Interesting facts about Black History Month

Published 7:00 pm Tuesday, February 19, 2019

Black History Month is a holiday which is celebrated every February in the U.S. and Canada and in October in the U.K. It’s an important month for remembering important people, events and achievements of the African diaspora. In the U.S., it is also known also as African-American History Month, but in Canada and the United Kingdom, it is known simply as Black History Month. The term “diaspora” was appropriated from the affinity that Jews have for their culture and history. Jewish diaspora was referred to as a kind of affinity they have with Jews all over the world.

Black History Month was first celebrated during the period of segregated schools and can be traced all the way back to 1915. It was then that historian Carter G. Woodson and minister Jesse E. Moorland founded the Association for the Study of Negro Life and History – also known as the ASNLH.  Moorland has been basically forgotten for his contribution to Black History Month. Black children in the United States were taught that Woodson was the father of Black History Month in the United States.

The month of February was chosen because the birthdays of both Abraham Lincoln, who is given credit for the emancipation of slaves, and Frederick Douglass, a well-known black anti-slave activist, are in that month.

Although it didn’t immediately catch on, over the years many different cities all across the country began to recognize Negro History Week. This continued all the way into the late 1960s when Negro History Week was transformed by the Civil Rights Movement into Black History Month. However, it wasn’t until 1976 that Black History Month would be officially recognized by the federal government. Ever since then, every American president has designated the month of February as Black History Month.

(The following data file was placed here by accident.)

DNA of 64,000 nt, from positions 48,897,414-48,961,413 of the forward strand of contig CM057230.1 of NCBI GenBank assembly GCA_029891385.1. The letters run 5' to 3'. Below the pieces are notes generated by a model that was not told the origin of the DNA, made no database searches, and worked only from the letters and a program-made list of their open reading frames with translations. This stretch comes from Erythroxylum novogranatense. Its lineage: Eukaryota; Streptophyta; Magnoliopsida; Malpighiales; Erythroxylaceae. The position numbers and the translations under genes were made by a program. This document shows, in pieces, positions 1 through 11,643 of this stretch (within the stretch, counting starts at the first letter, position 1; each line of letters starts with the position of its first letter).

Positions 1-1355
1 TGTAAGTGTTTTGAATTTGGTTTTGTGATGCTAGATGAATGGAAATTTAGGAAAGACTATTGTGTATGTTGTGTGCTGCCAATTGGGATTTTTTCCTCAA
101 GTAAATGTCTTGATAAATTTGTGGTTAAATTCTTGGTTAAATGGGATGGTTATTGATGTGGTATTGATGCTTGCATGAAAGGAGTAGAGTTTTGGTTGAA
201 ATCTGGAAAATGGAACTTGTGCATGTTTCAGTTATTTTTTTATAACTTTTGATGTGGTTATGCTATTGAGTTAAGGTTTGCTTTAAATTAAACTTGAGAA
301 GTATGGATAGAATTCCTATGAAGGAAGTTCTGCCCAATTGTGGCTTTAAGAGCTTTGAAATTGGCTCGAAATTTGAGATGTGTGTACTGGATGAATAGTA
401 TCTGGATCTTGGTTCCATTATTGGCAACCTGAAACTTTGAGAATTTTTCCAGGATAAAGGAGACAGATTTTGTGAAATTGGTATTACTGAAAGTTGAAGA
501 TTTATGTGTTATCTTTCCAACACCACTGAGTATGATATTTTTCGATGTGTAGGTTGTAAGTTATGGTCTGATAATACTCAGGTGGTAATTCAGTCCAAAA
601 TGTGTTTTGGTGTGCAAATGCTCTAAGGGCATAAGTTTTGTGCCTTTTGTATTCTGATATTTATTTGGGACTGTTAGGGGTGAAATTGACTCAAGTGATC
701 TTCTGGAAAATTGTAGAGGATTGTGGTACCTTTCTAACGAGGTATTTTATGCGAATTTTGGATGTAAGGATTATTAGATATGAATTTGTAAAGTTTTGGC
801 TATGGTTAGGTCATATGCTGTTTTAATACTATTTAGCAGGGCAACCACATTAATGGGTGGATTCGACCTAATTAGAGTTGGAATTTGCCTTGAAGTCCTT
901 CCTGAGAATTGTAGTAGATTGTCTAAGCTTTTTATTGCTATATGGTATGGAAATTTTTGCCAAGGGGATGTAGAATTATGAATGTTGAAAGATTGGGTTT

With the integration of schools, the annual celebration became a lightning rod for those who did not like the title or appreciate their children being in a school that honored Black History Month. To diminish honoring the contributions of blacks during the month of February, many school systems around the country preferred to host celebrations of cultural diversity events. This practice continues to this date.

Black History Month is also celebrated in countries other than the United States. In the United Kingdom, Black History Month was first celebrated in 1987. In Canada, thanks to a motion by Jean Augustine, Canada’s House of Commons took the steps to officially recognize the achievements and struggles of black Canadians by recognizing the month of February as Black History Month. This occurred in 1995 and in 2008, when the Canadian Senate officially recognized the month as Black History Month as well.

Around the United States, the month continues to be controversial and receives considerable media attention. The major print and broadcast media typically coordinate their programming during the month to honor the contributions of blacks in many areas and disciplines, including the building of this great democracy, we call America.